However, when the highly infectious Delta variant of the virus emerged a year later, the Government had to judge when and how to shift from this strategy towards living with the infectious disease. 

It was not the first time Mr Lee has acknowledged shortcomings in Singapore’s response to the Covid-19 pandemic. 

In September 2020 for instance, he said then that with hindsight, the Government would have recommended the wearing of face masks sooner and acted earlier to better manage the migrant worker dormitories, which saw large outbreaks of the disease.

“But the key is to keep on learning and improving; and as we discover more information, to be prepared to update, revise or even reverse our decisions,” Mr Lee said on Tuesday, referring to how the Government did not get every decision right over the past two years.

“We had to judge what was best at that point with incomplete information and act on that in the fog of war. Indecision, or waiting for all the facts to come in, would have been far worse.”

Elaborating on how the Government timed its shift towards treating Covid-19 as endemic, he said that when the Delta variant emerged, a sizeable portion of the population, especially the older ones, were not yet vaccinated. As a result, the Government decided to wait a few more months before opening up. 

The public who have grown used to seeing low daily case counts also had to be assuaged when daily cases rose, and Covid-19 patients who were used to recovering in hospitals had to be urged to recover at home, Mr Lee said.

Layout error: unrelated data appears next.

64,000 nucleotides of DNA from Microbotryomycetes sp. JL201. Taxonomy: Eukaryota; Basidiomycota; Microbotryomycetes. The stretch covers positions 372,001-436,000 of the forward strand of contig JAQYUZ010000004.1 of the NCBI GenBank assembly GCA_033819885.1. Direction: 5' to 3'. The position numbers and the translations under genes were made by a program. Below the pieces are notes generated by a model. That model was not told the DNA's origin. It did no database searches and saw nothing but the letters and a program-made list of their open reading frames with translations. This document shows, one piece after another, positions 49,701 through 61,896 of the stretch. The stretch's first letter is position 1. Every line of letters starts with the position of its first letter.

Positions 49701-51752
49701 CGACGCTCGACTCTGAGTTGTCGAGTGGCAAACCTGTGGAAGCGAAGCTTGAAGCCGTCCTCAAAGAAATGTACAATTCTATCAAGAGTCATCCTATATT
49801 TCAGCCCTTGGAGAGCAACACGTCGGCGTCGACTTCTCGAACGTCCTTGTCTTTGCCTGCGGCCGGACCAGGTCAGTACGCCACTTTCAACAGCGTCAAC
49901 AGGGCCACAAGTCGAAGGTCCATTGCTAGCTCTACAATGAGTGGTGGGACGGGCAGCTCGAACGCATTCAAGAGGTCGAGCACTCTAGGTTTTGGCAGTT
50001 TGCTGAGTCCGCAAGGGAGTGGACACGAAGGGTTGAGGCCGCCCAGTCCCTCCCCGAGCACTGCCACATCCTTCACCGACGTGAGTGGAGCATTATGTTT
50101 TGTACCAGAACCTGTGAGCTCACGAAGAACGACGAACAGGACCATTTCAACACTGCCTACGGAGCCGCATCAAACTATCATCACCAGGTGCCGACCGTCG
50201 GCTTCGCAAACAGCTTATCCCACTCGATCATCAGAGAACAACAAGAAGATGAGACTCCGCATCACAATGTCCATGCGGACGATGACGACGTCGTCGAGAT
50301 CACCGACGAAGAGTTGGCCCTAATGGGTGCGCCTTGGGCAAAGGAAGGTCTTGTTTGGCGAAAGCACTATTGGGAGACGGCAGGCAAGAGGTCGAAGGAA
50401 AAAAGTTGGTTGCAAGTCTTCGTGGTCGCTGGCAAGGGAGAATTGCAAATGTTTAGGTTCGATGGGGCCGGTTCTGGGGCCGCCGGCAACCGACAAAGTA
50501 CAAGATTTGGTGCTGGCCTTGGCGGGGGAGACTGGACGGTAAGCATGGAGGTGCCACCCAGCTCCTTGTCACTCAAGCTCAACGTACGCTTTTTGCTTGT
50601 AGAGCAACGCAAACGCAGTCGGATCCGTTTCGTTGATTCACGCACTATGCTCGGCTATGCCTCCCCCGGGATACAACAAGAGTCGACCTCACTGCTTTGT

“Fortunately, we executed the shift at just about the right time and coped well with the subsequent Delta, followed by Omicron surges.”

Second, the Government must anticipate and plan ahead, no matter how pressing the immediate problems may be.

For instance, he noted that at a time when Singapore had a few dozen daily cases and was conducting a few hundred swab tests a day, the Government had already scrambled to order test kits, stockpile medical equipment and increase hospital capacity.

“Realistically, we can’t prepare for every contingency, but we have to do the best we can,” Mr Lee said.

Sometimes, this involved the Government having to place bets and buy the country “insurance and options”, even if they came at a substantial cost.

This included the "calculated risks" the Government took to secure promising vaccine candidates that were using different technologies long before they were ready for use, he said. 

“This cost us a tidy sum, and we accepted that not every bet would pay off. But we judged this a small price to pay to protect Singaporeans and accelerate our move to the new normal.”

Third, Mr Lee stressed that policymakers should not just come up with policy ideas but also have to implement and execute them well. "Policy is implementation," he added.